Better the World currently has 18 people on staff. The new funding, from both the IAF and other investors, will enable the company to grow to 30 "in short order," says Croft. He has nothing but kind words for MaRS, perhaps even more for the intangible support they've offered, like mentorship and promotion, than the recent cash infusion.

"If you're looking at Ontario as a space," Croft adds, "it's a very supportive province."

Writer: Hamutal Dotan
Source: Steve Croft, Co-CEO, Better the World

Locationary signs deal with US reseller Localeze, expects to double staff to 32 this year

Early this month, local business information platform builder Locationary announced a deal with US-based company Localeze. The new partnership should see the company's platform penetrate the global market in location-based data.

"It's pretty interesting," says Locationary CEO Grant Ritchie. "Localeze has data agreements with most of the largest web providers. So this should see them moving into data management with out platform and technology."

That platform has been built steadily since late last summer when, as Yonge Street reported at the time, $2.5 million in investment capital allowed the company, based in Toronto's Entertainment District, to focus on building out its technology. "We used that capital to put our heads down and develop and launch this platform and to beta test it," says Ritchie. The technology, called Saturn, "is like a universal translator for local data," allowing data arriving in different formats to be integrated into one system.

Ritchie says that over the past year or so, his company has doubled the size of its staff to 16 full-time-equivalents, and continues to grow. "I could see us doubling again over the next six to 12 months," he says.

Writer: Edward Keenan
Source: Grant Ritchie, CEO, Locationary

$1.5 million in investment helps Toronto's Futurestate IT develop software

Futurestate IT, an Entertainment District-based company that was recently named one of the 10 Canadian Cloud Companies to Watch, has secured $1.5 million in financing from government and private investors to finance its growth.

One third of the money will come from FedDev Ontario, the federal government's regional economic development agency, through its Investing in Business Innovation initiative. The remaining investment is shared by the MaRS innovation incubator and the angel investors of the Maple Leaf Angels investor group.

Futurestate IT CEO, CTO and founder Alex Topitsch says he has been working in IT consulting for about 15 years, and founded Futurestate two years ago specifically to help companies solve the problems of migrating existing data and software to new operating systems with a custom software product. The company's AppRx software is the first cloud-based automatic solution for migration to new operating systems.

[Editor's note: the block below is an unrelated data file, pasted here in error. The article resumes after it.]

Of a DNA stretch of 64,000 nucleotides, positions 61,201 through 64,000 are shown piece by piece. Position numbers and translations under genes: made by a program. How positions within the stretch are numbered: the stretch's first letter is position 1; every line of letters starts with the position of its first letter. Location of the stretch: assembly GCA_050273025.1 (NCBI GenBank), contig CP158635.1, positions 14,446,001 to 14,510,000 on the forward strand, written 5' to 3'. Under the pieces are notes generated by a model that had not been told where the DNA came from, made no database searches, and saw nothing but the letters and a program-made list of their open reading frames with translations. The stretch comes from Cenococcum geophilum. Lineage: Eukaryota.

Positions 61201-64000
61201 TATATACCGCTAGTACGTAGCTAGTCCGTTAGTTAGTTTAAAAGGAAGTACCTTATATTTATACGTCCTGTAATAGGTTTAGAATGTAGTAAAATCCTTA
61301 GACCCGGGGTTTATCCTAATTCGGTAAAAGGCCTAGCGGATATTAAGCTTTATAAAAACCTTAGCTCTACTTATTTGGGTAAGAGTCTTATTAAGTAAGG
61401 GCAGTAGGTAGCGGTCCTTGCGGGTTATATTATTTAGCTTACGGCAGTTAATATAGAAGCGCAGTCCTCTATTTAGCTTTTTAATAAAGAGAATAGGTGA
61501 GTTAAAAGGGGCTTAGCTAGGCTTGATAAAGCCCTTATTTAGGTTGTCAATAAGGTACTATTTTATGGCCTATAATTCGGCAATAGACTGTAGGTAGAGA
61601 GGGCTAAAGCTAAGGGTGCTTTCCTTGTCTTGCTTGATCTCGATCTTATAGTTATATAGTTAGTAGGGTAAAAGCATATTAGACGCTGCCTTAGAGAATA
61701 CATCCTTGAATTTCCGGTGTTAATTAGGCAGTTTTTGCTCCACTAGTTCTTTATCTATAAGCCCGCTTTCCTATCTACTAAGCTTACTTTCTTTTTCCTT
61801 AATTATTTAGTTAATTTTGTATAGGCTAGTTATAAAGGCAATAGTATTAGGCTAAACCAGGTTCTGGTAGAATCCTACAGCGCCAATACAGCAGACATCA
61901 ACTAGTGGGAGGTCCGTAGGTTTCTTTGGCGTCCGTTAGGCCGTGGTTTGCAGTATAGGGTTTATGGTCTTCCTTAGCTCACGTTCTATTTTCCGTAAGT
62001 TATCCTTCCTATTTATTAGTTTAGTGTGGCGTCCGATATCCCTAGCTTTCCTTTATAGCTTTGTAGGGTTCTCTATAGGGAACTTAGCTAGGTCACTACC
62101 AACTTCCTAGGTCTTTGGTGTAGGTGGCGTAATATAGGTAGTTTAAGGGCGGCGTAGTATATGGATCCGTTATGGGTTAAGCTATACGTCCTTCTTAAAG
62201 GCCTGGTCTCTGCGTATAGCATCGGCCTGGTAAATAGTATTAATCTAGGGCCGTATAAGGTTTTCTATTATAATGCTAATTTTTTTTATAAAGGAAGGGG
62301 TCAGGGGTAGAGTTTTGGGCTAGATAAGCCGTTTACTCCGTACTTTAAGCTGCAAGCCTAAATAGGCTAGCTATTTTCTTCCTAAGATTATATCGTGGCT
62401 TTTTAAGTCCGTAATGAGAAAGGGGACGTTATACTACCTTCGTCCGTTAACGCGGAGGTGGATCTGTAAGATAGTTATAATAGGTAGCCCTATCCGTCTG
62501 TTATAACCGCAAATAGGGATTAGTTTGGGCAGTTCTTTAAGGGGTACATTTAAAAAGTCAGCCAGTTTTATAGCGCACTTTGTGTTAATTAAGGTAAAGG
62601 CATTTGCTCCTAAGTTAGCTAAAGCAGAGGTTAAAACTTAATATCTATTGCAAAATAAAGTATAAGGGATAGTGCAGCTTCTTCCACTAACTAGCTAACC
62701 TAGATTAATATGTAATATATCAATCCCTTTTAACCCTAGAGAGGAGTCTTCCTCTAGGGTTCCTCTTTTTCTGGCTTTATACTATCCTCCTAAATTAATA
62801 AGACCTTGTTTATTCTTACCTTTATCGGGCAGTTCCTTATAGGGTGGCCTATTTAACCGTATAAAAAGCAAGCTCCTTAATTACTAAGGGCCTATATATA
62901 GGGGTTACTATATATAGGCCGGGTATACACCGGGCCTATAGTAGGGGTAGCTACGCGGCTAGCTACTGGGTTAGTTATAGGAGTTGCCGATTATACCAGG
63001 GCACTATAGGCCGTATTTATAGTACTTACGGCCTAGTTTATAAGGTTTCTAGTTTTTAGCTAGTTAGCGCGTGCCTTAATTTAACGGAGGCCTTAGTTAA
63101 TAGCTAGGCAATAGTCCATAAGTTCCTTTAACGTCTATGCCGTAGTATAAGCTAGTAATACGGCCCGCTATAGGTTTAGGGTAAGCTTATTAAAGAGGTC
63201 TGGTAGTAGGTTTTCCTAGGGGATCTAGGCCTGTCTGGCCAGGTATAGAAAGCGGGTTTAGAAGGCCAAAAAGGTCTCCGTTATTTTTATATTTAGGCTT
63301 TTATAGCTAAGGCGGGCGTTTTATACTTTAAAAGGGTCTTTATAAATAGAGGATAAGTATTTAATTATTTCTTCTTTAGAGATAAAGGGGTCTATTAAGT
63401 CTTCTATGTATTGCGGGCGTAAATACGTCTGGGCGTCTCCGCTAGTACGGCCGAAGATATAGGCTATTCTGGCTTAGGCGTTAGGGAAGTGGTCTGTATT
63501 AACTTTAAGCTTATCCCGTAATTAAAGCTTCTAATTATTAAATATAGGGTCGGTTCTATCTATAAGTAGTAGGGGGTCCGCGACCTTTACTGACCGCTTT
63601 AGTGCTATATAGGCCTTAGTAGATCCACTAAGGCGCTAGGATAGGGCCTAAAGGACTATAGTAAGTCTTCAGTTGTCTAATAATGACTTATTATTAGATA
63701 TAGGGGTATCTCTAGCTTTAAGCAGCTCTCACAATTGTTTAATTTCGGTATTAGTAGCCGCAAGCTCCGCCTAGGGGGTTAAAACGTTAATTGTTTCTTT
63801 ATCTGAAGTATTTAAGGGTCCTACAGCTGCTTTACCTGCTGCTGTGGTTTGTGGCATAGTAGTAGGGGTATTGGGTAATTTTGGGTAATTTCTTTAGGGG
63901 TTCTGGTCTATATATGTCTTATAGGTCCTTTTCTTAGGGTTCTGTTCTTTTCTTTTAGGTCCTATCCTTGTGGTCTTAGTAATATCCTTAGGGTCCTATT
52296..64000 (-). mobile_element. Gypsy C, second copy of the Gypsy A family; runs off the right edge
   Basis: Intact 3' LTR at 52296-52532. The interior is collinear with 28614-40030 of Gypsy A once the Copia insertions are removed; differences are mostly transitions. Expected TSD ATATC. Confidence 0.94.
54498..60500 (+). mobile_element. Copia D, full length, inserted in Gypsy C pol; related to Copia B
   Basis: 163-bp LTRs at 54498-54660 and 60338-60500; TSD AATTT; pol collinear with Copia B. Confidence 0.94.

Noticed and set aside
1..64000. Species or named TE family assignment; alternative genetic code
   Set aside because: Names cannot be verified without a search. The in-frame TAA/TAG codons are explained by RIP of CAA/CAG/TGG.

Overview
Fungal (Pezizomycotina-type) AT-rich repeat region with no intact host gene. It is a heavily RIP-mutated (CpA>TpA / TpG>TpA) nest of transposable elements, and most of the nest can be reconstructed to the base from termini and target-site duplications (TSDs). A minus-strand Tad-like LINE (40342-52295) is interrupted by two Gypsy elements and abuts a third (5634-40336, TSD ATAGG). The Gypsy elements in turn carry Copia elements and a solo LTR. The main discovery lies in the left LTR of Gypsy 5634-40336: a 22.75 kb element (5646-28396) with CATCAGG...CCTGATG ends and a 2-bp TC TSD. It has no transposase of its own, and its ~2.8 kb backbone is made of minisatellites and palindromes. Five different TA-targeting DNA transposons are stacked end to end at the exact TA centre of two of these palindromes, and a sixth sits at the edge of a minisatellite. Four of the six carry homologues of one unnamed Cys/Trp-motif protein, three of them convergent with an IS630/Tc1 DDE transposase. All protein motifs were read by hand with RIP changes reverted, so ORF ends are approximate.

In two years, the company has grown to employ 14 staff. The capital injection from FedDev and the other investors will help fuel expansion, Topitsch says.

"Really, it helps us expand into the US, and that's really where we're going to make out mark," he says, saying the financing will allow the hiring of US sales staff and developers to enhance the product line. Topitsch expects the staff to reach 22 by the end of the year.

Writer: Edward Keenan
Sources: Alex Topitsch, CEO and CTO, Futurestate IT; FedDev Ontario

Toronto search innovators Chango get almost $1 million in investment, will create 37 jobs

Toronto's Chango, a media company dedicated to "search retargetting"—serving display ads to customers based on their recent search activity after they have left Google, Bing and Yahoo—has been growing quickly. This year they were named to the Deloitte Fast 50 "companies to watch" list of Canada's fastest growing technology startups.

The pace of growth is likely to accelerate soon, as the federal government agency FedDev Ontario recently announced an investment in the company of $978,333 to support research into real-time bidding software and finance growth. Chango says the investment will lead to 37 new hires at its Toronto offices.

"The funding will be used to accelerate our growth plans into the fast-growing search retargetting space," CEO Chris Sukornyk said in the announcement. "We appreciate the support from FedDev Ontario to retain technology start-ups in Canada."

Writer: Edward Keenan
Source: Chris Sukornyk, CEO, Chango; Gary Toft, Ministry of Economic Development

Artez Interactive is first to market with Facebook social graph, expects to hire 20 over next year

When Artez Interactive launched its service helping charities with online fundraising 12 years ago, the business was new and the concept untried. 

"When we started we never would have imagined how big it would become," says CEO and chairman James Appleyard. "Our first year, a charity we were working with raised $50,000 online and they were delighted. This year we've raised $100 million online for charities around the world."

The Toronto for-profit company has built an empire innovating for nonprofit clients, and now has offices in in the US, the UK, Australia and around the world. Recently it continued its tradition of pioneering when it was the first company to launch a fundraising application on Facebook's new Open Graph platform.  Open Graph allows third-party websites to publish user activity to Facebook, increasing the ways sites connect to Facebook.

Appleyard says that when the company helped define the concept of online fundraising at its launch, back in 2004, it developed a software product that could be customized and used by all charities. It has been refining and building on that same product as the online world has grown and evolved. "We invented the electronic tax receipt," he says, "and now those are used everywhere in the world. We invented the personal fundraising page, the first framework for fundraising on the iPhone and Android phones and now we're first to the table with Facebook Open Graph." Appleyard says the immediate future for the industry involves continuing to make fundraising easy across the "multi-channel online world... so that if you're a supporter, you can fundraise equally well using whatever tool you're using."